McBride of Jazz--Fest Bassist Christian McBride performs at Kuumbwa Jazz Center
Thursday, October 1, 1998
If you saw some of Christian McBride''s three sets at the Monterey Jazz Festival two weeks ago, you might be as interested as I am to hear more from this quartet. They play Monday at Kuumbwa Jazz Center in Santa Cruz.
In an interview from Los Angeles with the 26-year-old bassist, we discussed his rise to jazz stardom, the misconception that he is a card-carrying member of the acoustic traditionalist "Young Lions" group, and his approach to jazz as presented on his new CD, A Family Affair.
With an eye towards wider exposure using a diverse mix of jazz styles, including two songs with lyrics he wrote with R&B singers Vesta and Will Downing as vocalists, he treads the ground between serious in-your-face hard jazz and the so-called smooth jazz. It is one way, he says, to gain recognition on a wider scale and expose young listeners to jazz by sneaking it in through the cross-genre back door. The CD''s 10 cuts include forays into fusion, avant-garde, funk, R&B, and a bass/guitar duo on Earth, Wind and Fire''s "I''ll Write A Song For You."
Although McBride has been recognized for his contributions to the classic jazz tradition since a young age, he has covered a wide range of musical styles.
"I played a lot of funk, I studied classical music pretty intensely, I was doing jazz gigs, and I was playing wedding bands. I played pretty much everything. The only thing I didn''t do was country western.
"Sometimes I giggle when I find that I''m labeled this jazz acoustic traditionalist kind of guy, and I think ''I''m nowhere near that. How''d I get that reputation?''"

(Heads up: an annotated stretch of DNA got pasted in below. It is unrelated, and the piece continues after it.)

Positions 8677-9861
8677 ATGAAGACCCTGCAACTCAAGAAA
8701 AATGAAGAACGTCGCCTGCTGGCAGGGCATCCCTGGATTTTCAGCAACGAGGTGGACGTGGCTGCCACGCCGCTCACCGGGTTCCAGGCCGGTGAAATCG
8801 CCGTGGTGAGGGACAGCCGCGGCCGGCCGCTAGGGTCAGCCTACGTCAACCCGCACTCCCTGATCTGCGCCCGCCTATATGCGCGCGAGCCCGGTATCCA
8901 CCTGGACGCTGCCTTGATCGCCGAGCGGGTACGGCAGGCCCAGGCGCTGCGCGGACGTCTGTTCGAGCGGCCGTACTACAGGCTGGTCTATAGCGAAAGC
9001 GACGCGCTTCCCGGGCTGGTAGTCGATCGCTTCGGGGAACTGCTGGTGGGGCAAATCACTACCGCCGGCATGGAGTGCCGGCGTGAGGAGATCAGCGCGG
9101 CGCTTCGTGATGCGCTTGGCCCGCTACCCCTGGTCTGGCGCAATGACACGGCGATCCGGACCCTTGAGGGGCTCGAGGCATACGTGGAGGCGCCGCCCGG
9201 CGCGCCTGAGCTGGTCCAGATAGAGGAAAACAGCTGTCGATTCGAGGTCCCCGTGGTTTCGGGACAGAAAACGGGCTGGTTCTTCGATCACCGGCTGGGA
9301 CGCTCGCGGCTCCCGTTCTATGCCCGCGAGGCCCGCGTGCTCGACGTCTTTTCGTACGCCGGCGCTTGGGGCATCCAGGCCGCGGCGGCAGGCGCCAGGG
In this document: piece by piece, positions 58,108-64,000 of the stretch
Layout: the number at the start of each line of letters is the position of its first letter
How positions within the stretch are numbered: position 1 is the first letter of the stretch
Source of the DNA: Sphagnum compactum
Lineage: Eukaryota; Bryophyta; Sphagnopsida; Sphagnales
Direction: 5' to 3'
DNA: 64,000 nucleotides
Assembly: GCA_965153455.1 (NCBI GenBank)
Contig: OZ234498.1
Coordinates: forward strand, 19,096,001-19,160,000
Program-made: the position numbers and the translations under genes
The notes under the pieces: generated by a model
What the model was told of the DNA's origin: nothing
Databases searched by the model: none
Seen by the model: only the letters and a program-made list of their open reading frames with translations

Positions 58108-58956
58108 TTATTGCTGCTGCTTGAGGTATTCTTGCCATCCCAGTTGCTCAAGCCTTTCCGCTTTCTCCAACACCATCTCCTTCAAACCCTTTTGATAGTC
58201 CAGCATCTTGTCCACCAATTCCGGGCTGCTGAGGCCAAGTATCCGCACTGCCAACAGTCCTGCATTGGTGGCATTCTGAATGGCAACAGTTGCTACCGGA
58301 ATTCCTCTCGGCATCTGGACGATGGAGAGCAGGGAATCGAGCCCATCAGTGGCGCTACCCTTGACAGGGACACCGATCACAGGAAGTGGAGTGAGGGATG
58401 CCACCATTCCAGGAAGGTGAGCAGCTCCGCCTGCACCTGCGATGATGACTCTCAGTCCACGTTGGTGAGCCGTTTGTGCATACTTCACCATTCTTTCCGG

Most likely it''s because when he first arrived in New York to attend Juilliard on a scholarship in 1989, he was hired to play gigs that reflected jazz tradition, working first with alto saxophonist Bobby Watson''s band which served as a training ground for young musicians much as Art Blakey did with his Jazz Messengers before his death in 1990. It was McBride''s dream to be part of the Blakey tradition, but he feels through his associations with ex-Jazz Messengers Benny Golson, Freddie Hubbard and Benny Green, among others, he has absorbed the vibe connected with that gig. But he has also played with artists who are removed completely from the jazz idiom.
Considered one of the busiest working bassists in the New York scene, McBride confesses it''s time to settle into one avenue of the business. For the rest of the year and for most of the next, he plans to tour, tour and tour some more with his quartet to develop a strong ensemble sound that gives the band a chance to reach levels it wouldn''t if he was working on too many other projects.
"I kind of feel like, to a certain extent," he says, "I''m teasing people. Because it almost seems, when someone mentions, ''What does Christian McBride do?'' they say, ''Uhhhh, I''m not really sure. Sometimes he''s a bandleader, sometimes he''s a sideman, sometimes he''s in the studio. I don''t know what he does. I guess he does it all.'' That''s a compliment, but at the same time, bandleading is something you want to focus on."
Christian McBride Quartet, Monday,